Yes, I will give way to a large ship, but I do so long before there is a risk of collision and the ColReg avoidance rules apply. It's pretty dangerous to find oneself in a real risk of collision and make your own rules. Then again, any action is ultimately allowed, as necessary, to avoid a collision. It's not an exact science.
 
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Yes, I will give way to a large ship, but I do so long before there is a risk of collision and the ColReg avoidance rules apply. It's pretty dangerous to find oneself in a real risk of collision and make your own rules. Then again, any action is ultimately allowed, as necessary, to avoid a collision. It's not an exact science.
Don't depend on COLREGS to save your ass. Stay away from other vessels whenever possible. Kinda like driving... you can't expect other drivers to follow laws and sensible safe driving... and have courtesy.
 

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dadio917
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326 Posts
Real life experience;
Piloting my freighter south through the Anegada Passage on a fairly blustery night (what's new about that?) I was on the bridge, wide awake and taking my watch seriously, not sitting in my helm chair relaxing.
I saw a running light (don't remember if it was red or green) ahead so I walked out onto the bridge wing to look carefully at the disembodied light waving about ahead. Not being able to determine it's distance away, I headed over to the radar to check it out but never made it to the radar, as this light slid by the bridge wing before I got anywhere near the radar. I ran back out to the bridge wing and saw the yacht slide by my hull about 15 feet away!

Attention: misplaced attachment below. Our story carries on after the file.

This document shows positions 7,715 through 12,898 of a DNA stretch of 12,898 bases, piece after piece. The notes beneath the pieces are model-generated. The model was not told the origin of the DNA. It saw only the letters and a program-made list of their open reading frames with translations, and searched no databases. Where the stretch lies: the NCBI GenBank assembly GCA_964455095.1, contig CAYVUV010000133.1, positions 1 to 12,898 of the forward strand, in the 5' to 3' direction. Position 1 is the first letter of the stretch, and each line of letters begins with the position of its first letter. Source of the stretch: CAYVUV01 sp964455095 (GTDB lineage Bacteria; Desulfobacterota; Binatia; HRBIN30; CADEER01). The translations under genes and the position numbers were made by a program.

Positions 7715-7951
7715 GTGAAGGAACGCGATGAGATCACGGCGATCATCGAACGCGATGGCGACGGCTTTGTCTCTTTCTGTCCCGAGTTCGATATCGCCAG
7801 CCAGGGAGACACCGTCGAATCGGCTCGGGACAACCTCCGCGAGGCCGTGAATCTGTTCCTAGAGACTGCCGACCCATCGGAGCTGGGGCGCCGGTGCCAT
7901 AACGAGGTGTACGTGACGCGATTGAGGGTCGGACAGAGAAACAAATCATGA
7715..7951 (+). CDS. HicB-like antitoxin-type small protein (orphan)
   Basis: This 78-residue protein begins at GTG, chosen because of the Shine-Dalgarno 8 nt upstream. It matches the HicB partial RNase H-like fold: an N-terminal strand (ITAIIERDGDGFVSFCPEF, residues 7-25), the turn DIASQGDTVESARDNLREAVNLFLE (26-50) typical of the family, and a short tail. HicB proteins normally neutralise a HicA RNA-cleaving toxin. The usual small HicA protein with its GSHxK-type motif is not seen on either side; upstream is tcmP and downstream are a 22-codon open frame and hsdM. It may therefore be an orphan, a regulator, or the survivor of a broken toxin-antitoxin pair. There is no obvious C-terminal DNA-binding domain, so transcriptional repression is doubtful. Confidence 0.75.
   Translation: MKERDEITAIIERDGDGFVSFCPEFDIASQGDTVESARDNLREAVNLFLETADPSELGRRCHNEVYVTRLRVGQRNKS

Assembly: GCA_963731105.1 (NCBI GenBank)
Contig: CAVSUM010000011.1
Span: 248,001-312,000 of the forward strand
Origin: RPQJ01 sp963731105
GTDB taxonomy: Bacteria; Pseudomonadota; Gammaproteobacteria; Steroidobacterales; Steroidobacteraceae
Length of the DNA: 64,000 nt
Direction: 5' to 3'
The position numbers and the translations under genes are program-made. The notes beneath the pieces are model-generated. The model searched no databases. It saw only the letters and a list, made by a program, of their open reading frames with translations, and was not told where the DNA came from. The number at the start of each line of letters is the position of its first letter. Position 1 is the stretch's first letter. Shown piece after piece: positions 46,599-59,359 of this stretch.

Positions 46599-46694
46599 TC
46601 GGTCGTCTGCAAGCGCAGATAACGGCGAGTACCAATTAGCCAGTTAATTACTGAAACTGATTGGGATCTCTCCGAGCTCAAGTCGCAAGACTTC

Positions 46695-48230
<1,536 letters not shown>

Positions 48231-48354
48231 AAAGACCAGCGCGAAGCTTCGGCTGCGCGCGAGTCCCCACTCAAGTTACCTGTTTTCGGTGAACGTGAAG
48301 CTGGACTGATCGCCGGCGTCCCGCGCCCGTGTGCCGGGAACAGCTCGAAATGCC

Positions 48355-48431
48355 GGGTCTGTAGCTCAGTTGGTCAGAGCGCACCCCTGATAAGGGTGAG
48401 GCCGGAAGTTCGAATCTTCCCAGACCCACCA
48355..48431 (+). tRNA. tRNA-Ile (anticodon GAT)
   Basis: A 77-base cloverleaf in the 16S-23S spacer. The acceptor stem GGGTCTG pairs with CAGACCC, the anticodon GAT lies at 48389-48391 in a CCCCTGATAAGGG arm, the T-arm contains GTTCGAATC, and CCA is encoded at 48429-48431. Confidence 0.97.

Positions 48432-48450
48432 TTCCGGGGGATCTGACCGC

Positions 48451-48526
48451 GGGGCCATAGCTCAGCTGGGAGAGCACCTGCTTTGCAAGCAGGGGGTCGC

A masthead tricolor is only a colored light waving madly about somewhere ahead.
Deck mounted running lights shine on the sea, the sails and the spray which gives the observer some idea of the distance away the vessel might be. Add to that the stern light shining on the wake and an observer at 50 to 80 feet off the water even has some idea of how long the vessel is.
Again, a disembodied light wildly waving about gives an observer on a ship none of the information the deck mounted lights can.
In several other instances in harbors, I have been surprised to come across a completely unlit sailboat in my path, only to realize sometime later (after cursing the other captain for being unlit), that he had a masthead tricolor that was completely obscured by my bimini.
As mentioned above perhaps AIS could help with this situation (mine was pre-AIS by many years), if it is functioning on both vessels and if someone is monitoring it.
Personally, I'll not trust my life to an electronic device that may not be installed aboard the other vessel, can be shut off because the operator gets tired of hearing the alarm go off incessantly, or for any other reason. Remember the two navy ship collisions recently?
Ever since that night, I have been vehemently opposed to masthead tricolors, though the vertical red/green sailing lights are an acceptable alternative if one feels their deck mounted running lights aren't sufficient in themselves.
Way too many sailors forget that the majority of the vessels they may encounter are not looking at them from the same vantage point (6 feet or so above sea level) that they are, on their sailboat.

This story is valuable. I have to admit I was thinking offshore in deep swells the tri color 60' above our deck would be visible from father away and preferred for this situation. But after reading the above am not so sure. also have AIS transponder and radar with alarms.